• If the commission, was to accept the existing voter ID cards as proof of citizenship, there was the likelihood that non-Ghanaians who have previously managed to enter Ghana's electoral roll using the NHIS cards, could use that to legitimize their voting status as Ghanaians.
• The form 1A which the commission used to do the registration in 2012 did not properly capture the details of all those who used the National Health Insurance Service (NHIS) cards to register, he said.
• Even though the commission said it deleted about 56,000 names of those who used the NHIS cards to register, there are still some names in there.
The Electoral Commission (EC) does not want to accept the existing voter Identity cards as a proof of Ghanaian citizenship in its planned new voter registration exercise because, there are still people who used health insurance cards to register and are still on the register, according to the Director of Elections and Research at the New Patriotic Party (NPP), Mr Evans Nimako.
To him, even though the Supreme Court in 2016 had ordered the EC to delete such names, the commission was unable to delete all such names.
Therefore, if the commission, was to accept the existing voter ID cards as proof of citizenship, there was the likelihood that non-Ghanaians who have previously managed to enter Ghana's electoral roll using the NHIS cards, could use that to legitimize their voting status as Ghanaians. This is because the form 1A which the commission used to do the registration in 2012 did not properly capture the details of all those who used the National Health Insurance Service (NHIS) cards to register, he said. So even though, the commission said it deleted about 56,000 names of those who used the NHIS cards to register, there are still some names in there. Nimako’s argument Speaking on Accra based Oman FM’s 'Boiling Point' radio programme on Thursday night and monitored by Graphic Online, Mr Nimako said when he and Abu Ramadan challenged the EC in the Supreme Court about the NHIS card being used as proof of Ghanaian citizenship to register, they had a meeting with the EC in its conference room on March 30, 2016. At that meeting, he claims EC officials explained to them that it would be difficult to be able to trace all those who used NHIS cards to register and delete them because the form 1A used for the registration “at that time”  did not properly capture those details for all those who registered. He said present at the said meeting at the time were lawyers from the Attorney General’s department, three EC commissioners and officers, he, himself [Nimako] and Abu Ramadan together with their lawyers. He said it was clearly explained to them that the checkboxes indicated on the form 1A did not make provision for a place to tick if a person registered with a driver’s license or an NHIS card or passport. Checks by Graphic Online from sources at the EC have however indicated that there was a checkbox for a passport for instance and other documents and spaces provided for recording details such as passport numbers but there was no specific checkbox for NHIS cards and space provided for recording details such as the number of the card. So whilst some registration officers resorted to writing it down on the side of the form if it was an NHIS card, others did not do so. Some even resorted to just writing NHIS card and did not go ahead to capture the numbers. According to Mr Nimako, at their meeting with the EC in 2016 whilst the Supreme Court case was still ongoing, the EC officials admitted the challenge to them at the meeting but it was surprising that when they later got to the Supreme Court, the EC officers in a “U-turn” told the court they will be able to identify all those who registered with NHIS cards. To him, they [Nimako and Ramadan] only wanted a fair process in the system and just did not want a “West African” register where Ghana’s register contained names of foreign nationals. He said it was therefore surprising that after admitting the challenge to them at the March 30, 2016 meeting, the EC went ahead to inform the court that it can provide the names and when the Supreme Court ordered it to do so, it provided the 56,000 names. Justice Dotse Even with that, he said the EC through its lawyer, Raymond Atuguba argued that the Supreme Court did not order them to delete the names until one of the Justices of the Supreme Court who was part of the panel that sat on the case, Justice Jones Dotse in a media interview said their [Supreme Court] order was clear that those names were to be deleted and such persons were to be given the opportunity in a limited registration to use the proper proof of citizenship to register again. He said when the 56,000 names were given to them [applicants] and they went through it, they concluded that was not all the names of those who registered with NHIS cards and that in the Akuapem South constituency, for instance, it was indicated that only 19 people registered with NHIS cards. He said when they looked through the 56,000 names, it was realised that some of them had driver’s license numbers, passport numbers and some even had just mobile phone numbers indicated against their names. He said after the case, many people have come out to explain that they used NHIS cards to register but their names are still in the register. To Mr Nimako, the present EC commissioners taking into consideration the Supreme Court order on the NHIS card as not a sufficient proof of Ghanaian citizenship and they wanting to compile a clean roll of Ghanaian voters do not want to repeat the mistakes.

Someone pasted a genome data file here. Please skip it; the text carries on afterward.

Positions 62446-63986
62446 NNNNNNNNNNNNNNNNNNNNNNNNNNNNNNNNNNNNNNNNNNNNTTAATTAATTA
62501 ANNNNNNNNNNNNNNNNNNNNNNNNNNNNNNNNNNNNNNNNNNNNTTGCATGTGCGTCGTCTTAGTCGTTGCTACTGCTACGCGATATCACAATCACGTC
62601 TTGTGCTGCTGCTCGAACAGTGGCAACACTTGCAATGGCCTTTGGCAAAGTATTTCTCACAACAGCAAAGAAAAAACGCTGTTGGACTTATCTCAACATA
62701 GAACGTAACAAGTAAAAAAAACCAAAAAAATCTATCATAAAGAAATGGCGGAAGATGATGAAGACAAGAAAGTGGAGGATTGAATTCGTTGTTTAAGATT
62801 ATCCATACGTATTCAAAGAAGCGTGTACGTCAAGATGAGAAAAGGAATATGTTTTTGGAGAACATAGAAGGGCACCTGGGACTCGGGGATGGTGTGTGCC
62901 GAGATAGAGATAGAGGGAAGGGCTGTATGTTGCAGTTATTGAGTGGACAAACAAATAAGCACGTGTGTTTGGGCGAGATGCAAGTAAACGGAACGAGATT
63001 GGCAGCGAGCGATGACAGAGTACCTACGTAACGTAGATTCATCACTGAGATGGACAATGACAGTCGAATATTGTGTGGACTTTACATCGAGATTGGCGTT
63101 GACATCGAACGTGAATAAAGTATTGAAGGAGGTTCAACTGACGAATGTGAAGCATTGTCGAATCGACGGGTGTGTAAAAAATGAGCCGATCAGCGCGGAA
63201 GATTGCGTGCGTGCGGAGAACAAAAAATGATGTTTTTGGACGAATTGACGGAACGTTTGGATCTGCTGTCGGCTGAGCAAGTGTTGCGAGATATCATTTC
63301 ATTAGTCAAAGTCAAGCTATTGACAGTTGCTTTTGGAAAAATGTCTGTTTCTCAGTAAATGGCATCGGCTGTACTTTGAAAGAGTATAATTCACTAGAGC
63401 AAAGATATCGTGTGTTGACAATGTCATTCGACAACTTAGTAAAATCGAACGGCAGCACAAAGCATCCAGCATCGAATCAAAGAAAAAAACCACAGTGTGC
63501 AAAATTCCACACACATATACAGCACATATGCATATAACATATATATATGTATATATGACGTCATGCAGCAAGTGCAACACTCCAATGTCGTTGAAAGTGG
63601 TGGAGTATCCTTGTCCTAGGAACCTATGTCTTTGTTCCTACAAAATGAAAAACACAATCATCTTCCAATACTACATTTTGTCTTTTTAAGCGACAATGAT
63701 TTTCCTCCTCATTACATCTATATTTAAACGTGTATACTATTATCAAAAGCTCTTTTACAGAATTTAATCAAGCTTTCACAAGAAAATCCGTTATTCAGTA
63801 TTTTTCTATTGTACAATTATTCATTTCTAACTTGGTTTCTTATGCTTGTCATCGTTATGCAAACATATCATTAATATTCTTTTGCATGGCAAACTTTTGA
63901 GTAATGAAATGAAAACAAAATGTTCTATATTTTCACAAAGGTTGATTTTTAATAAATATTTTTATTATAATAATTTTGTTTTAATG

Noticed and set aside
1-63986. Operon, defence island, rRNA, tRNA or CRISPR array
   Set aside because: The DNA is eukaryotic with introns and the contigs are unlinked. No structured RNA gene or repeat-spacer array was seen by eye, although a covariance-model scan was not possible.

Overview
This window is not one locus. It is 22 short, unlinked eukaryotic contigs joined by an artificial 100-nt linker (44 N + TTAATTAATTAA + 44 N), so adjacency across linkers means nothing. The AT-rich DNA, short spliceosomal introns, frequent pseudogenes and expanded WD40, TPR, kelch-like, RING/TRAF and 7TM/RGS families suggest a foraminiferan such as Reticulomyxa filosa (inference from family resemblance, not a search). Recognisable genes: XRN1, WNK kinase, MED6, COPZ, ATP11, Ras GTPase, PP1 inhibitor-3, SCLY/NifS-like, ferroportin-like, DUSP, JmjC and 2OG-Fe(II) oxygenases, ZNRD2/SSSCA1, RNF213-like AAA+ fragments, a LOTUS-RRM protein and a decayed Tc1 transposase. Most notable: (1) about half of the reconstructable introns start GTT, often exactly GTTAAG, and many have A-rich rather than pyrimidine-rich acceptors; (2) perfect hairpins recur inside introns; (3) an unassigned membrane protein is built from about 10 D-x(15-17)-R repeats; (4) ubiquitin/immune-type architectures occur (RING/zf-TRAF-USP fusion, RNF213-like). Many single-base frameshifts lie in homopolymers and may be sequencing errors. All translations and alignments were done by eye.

Credit to Source: Daily Graphic